B). If the onboard repairs are conducted in strict adherence to the manufacturer's recommendations and in accordance with the current regulations, the ladder integrity and certification should remain unaffected.

C). In case the ladder is found in unsatisfactory condition beyond the scope of the acceptable onboard repairs, this ladder should be removed from service and replaced or repaired.

D). For guidance on the ladder and step attachment test at not more than 30-month intervals, please refer to 10.4 of the ISO 799-1:2019 and/or 6.6 of ISO 799-2:2021.



Questions Regarding Securing / Rigging:

  • Regarding strong points, is there a minimum distance requirement from ship's side edge?
  • How do we ensure the pilot ladder is firmly secured to the designated shackles and not to other points like railings, so that the weight should come on side ropes and not steps of ladder or chokes?
  • Can they make a standard boarding arrangement rigging procedure mandatory for designated person in charge?
  • If not the shackles, then what is the recommended means to secure with to strong point on deck/eye pad?
  • If ropes are used for securing the ladder, which points will be the best place to secure them?
  • Are magnets for pilot ladders mandatory? If so, is this considered a detainable deficiency?
  • Is it mandatory that the retrieval line lead forward even if we arrange a combination ladder?
  • Is the securing method of "Rolling hitches” the best selection for pilot transfer operations?
  • Isn’t it high time that an approved method of securing the pilot ladder is adopted under SOLAS?
  • There is no guidance on placement of securing points and its SWL.
  • Please show or guide us as to the correct way for securing the pilot ladder without shackles.
  • Shouldn’t the strength of the securing ropes be 48kn rather than 24kn?
  • What kind of certificate is required for the eye pads welded on the main deck for fixing the top point of the pilot ladder?
  • Should the securing shackles be certified as pilot ladder accessories?

RightShip’s Answers:

A). Refer to the recommendations by the International Organization for Standardization, ISO 799-3:2022.

5.1 “Ring plates used to secure man-ropes or pilot ladders shall be capable of withstanding a load of not less than 24 kN.”

5.2 “When secured to the upper deck, the pilot ladder should be secured at a distance of not less than 915 mm measured horizontally from the ship’s side inwards.’”

5.3 “When a pilot ladder is rigged at less than full length to accommodate changes in freeboard, the ladder shall be secured on both side ropes in the manner specified by the pilot ladder manufacturer. In the case of a rolling hitch, the rope shall be at least as strong as the side ropes and shall be secured to a deck securing strongpoint observing the following...”

For guidance on the magnetic clamps or other methods to secure the pilot ladder’s side ropes to the ship’s hull, please refer to the ISO 799-3:2022.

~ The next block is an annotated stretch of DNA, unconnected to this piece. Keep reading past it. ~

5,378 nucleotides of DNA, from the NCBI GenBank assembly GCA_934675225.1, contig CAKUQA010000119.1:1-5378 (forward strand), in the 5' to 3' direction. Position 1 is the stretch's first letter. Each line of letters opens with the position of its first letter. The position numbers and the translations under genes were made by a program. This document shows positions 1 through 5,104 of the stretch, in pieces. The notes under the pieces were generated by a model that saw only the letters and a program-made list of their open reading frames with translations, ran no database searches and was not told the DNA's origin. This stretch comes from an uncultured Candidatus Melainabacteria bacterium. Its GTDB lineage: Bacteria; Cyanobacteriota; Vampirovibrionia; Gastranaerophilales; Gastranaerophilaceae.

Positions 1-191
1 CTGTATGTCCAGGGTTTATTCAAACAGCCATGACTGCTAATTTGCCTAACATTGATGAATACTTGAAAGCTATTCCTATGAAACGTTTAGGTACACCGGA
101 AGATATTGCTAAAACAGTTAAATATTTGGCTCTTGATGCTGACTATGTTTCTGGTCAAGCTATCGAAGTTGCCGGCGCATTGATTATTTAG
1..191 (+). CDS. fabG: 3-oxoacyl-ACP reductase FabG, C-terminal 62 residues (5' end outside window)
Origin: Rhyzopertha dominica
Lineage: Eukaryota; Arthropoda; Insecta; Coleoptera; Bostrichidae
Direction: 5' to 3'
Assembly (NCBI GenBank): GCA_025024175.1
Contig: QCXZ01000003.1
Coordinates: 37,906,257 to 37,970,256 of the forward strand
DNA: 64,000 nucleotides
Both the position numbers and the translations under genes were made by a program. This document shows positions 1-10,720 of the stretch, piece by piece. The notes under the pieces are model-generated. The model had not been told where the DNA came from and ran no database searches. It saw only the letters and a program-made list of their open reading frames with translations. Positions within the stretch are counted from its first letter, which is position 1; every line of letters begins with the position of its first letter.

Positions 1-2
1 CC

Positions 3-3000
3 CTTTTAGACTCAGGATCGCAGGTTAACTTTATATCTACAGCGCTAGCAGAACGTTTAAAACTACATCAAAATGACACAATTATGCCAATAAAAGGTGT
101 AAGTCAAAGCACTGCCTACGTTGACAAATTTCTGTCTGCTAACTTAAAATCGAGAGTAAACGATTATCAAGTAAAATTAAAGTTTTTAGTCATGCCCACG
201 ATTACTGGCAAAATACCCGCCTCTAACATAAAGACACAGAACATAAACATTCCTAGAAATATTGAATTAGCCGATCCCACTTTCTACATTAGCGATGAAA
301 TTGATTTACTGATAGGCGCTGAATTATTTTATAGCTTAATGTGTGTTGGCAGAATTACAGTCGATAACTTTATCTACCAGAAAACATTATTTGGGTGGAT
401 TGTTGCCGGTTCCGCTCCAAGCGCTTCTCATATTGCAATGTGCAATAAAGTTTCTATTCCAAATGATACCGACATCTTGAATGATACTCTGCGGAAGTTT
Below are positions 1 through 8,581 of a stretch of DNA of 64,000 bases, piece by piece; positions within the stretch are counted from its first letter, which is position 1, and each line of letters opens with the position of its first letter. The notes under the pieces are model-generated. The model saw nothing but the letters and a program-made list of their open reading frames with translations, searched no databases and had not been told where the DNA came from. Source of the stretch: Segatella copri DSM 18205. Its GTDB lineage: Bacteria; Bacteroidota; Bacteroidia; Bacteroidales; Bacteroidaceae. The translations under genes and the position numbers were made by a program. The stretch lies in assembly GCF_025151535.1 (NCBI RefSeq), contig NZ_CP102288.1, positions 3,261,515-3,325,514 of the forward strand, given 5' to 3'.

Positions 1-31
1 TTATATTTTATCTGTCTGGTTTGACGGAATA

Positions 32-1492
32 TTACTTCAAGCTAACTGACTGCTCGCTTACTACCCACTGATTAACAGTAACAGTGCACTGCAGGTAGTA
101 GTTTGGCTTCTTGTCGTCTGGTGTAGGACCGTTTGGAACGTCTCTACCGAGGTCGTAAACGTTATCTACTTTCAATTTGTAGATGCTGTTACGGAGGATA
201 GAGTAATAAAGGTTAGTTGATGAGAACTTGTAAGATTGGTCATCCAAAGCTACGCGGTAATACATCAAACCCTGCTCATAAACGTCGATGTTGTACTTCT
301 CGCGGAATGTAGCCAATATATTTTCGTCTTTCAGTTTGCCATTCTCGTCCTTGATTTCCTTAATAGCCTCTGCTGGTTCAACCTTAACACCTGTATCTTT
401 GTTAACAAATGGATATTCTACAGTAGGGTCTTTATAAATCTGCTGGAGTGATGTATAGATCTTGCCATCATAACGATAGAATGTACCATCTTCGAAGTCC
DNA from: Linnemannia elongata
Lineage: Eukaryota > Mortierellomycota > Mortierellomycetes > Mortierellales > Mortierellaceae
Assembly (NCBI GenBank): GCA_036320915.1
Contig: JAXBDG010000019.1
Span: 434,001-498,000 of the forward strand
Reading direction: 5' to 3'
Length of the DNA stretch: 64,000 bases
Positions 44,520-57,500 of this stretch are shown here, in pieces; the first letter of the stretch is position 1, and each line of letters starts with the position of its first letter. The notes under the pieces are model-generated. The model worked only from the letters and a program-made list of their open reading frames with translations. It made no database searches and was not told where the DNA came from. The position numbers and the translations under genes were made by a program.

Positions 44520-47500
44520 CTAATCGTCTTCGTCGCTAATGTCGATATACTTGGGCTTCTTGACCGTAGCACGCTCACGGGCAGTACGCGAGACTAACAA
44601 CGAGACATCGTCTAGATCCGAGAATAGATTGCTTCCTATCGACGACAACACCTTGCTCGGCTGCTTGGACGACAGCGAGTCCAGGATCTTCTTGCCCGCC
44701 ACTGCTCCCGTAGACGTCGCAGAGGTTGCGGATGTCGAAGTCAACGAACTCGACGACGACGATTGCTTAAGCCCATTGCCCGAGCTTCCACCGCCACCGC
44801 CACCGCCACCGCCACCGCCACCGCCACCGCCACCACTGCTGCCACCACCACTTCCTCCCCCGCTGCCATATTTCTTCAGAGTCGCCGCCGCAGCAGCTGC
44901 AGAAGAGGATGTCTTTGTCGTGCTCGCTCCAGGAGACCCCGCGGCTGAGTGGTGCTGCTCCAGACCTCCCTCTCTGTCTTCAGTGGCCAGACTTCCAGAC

As for the retrieval line leading forward even in the combination ladder arrangement, we see no exception to this requirement in the current regulations. So yes, if used, the retrieval line must always lead forward.

Regarding the strength of the securing ropes, IMO Res. 1045 (27) says that ‘The securing strong points, shackles and securing ropes should be at least as strong as the side ropes...’. 48kN mentioned in ISO 799-1 refers to a breaking strength of both securing ropes.


Questions Regarding Storage:

  • Do you suggest collecting rescue boat/life raft embarkation ladder as well to protect them from weather?
  • Not so much of a question but an experience to share. We have experienced defects with pilot ladders from a certain reputable maker that were finally attributed to the ships' stowage reels which were of a small diameter. The maker suggested stowing the pilot ladder to a larger diameter reel. Of course, the ship had the usual reels where the reel is basically a thick pipe. Have you experienced such an issue?
  • The main deterioration factor for the pilot ladder is storage in an unprotected area, only covered with canvas causing premature rope deterioration.

RightShip’s Answers:

A). ISO 799-2:2021 requires the ISO certified manufacturers to supply care and maintenance instructions as detailed in the text of the Standard. Among other points, these instructions are required to include “...care and storage instructions with specific warning on the proximity to chemicals, effect of sunlight or other possible causes of degradation of the ladder.”

B). Please refer to your ladder manufacturer’s specific guidelines. 

C). In general, it is advisable to store ladders in a compartment that is dry and allows for good circulation of air. When kept outside, it is essential to have a protective cover and place the ladder on a suitable platform that shields it from aggressive substances and provides good circulation of air. In such a case, the ladder must be subjected to stricter inspections.